How To Make Any Unpleasant Situation Suck Less

How do you make unpleasant situations suck less? Is it just about having a positive attitude? Can you lifehack your way out of it? Read on and find out! #happiness #selfcare #selflove #selfdevelopment #selfhelp

It’s only 6 am and I already hate everything.

I’ve been awake for three hours and I’ve already tangled with my Lyft driver and spent $9 ill-advised dollars on airport donuts. I’ve battled for the armrest and been called ‘honey’ by the guy sitting next to me. I’ve questioned the wisdom of wearing skinny jeans on a six-hour flight. I’ve moved ‘air travel’ into the Unpleasant Situation column in my mental spreadsheet.

Do you have an Unpleasant Situation column in your mental spreadsheet? Or a Things I Dread box? Maybe you have an Experiences I Hate But Can’t Avoid list.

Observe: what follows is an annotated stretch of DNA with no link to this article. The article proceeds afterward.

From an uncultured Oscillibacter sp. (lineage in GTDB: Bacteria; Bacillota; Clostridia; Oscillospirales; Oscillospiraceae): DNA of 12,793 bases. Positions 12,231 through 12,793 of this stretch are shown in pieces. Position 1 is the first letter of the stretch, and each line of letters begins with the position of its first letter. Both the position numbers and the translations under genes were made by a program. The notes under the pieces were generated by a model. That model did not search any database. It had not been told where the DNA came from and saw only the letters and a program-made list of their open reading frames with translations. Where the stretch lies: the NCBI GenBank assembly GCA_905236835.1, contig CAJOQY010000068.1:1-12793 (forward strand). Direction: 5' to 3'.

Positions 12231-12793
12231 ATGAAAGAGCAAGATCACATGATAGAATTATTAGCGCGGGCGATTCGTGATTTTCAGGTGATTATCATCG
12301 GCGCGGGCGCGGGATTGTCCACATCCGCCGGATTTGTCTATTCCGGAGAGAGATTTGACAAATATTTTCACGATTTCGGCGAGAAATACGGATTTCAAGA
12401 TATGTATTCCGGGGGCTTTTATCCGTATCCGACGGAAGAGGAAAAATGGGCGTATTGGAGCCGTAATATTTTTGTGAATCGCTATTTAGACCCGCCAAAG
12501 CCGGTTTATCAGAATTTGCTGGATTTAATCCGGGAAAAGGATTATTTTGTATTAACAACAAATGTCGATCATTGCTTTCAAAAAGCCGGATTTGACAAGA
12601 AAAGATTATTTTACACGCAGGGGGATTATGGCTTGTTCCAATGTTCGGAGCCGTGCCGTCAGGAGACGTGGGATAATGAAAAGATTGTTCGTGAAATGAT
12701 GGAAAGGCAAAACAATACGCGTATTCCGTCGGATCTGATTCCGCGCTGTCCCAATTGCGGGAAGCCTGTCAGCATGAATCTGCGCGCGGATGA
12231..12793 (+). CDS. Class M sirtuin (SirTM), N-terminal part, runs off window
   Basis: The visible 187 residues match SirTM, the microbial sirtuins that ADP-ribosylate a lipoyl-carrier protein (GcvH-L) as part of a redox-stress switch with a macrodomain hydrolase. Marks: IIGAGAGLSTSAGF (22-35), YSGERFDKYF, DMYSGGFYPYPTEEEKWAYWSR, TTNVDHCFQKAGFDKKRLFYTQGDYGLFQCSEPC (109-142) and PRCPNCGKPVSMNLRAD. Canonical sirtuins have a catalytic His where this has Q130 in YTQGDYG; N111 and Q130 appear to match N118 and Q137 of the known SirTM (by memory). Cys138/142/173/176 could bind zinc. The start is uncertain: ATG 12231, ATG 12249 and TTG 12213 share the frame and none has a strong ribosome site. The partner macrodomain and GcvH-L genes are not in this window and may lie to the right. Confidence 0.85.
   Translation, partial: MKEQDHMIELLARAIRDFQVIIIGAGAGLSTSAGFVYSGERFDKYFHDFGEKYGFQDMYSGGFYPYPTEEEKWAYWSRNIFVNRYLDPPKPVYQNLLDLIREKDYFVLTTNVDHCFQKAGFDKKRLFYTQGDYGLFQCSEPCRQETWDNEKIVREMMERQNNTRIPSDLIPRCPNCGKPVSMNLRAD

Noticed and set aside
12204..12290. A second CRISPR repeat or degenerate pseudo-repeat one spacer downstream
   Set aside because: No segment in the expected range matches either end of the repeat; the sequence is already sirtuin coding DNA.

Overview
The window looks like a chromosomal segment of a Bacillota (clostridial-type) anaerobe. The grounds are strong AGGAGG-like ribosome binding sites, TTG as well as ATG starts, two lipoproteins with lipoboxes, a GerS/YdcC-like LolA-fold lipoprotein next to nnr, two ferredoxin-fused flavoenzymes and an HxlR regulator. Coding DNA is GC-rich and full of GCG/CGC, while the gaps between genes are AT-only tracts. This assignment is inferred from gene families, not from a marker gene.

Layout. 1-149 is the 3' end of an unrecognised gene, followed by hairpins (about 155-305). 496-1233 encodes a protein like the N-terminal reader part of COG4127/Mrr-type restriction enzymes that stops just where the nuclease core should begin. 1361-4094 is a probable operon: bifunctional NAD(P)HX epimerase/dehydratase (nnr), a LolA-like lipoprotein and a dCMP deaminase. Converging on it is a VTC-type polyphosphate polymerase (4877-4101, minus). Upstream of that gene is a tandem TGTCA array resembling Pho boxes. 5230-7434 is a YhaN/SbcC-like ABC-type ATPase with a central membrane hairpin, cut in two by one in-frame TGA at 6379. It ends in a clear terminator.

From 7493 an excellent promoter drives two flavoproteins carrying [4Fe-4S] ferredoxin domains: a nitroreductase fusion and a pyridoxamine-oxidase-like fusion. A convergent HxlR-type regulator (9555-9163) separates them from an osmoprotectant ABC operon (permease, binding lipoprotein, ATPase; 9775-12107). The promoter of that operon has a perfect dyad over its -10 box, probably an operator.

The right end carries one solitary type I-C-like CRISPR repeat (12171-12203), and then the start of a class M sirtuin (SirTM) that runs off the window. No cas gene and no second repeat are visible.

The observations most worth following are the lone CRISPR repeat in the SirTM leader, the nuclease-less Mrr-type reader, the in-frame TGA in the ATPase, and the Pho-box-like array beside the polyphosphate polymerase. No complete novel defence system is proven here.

Dude, me too. But what if it didn’t have to be like that? What if we could make unpleasant situations – any unpleasant situation – suck less?

We can!

The good news: we can use the same six steps to make any shitty situation less awful. Long flights, the busy season at work, houseguests you didn’t invite and don’t enjoy – the same six steps apply to all of the above.

The bad news: even if we execute each of these steps perfectly, I’m not sure we can turn an Unpleasant Situation into a Perfectly Enjoyable Situation. Going to your partner’s family reunion in the middle of nowhere is never going to be the same as heading to Italy for two weeks. Painting the exterior of your house at the height of summer is never going to feel like a day at the spa.

But! With some forethought and a slightly better mindset we can make unpleasant situations suck less.

6 ways to make unpleasant situations suck less

Identify what sucked last time this happened

Just because your last business tripped sucked doesn’t mean you’re doomed to live out your own version of Groundhog’s Day.

But the best indicator of future behavior is previous behavior, right? The airport hotel probably hasn’t dramatically improved. Your co-workers probably haven’t changed their drinking habits or inclination to share political views you disagree with.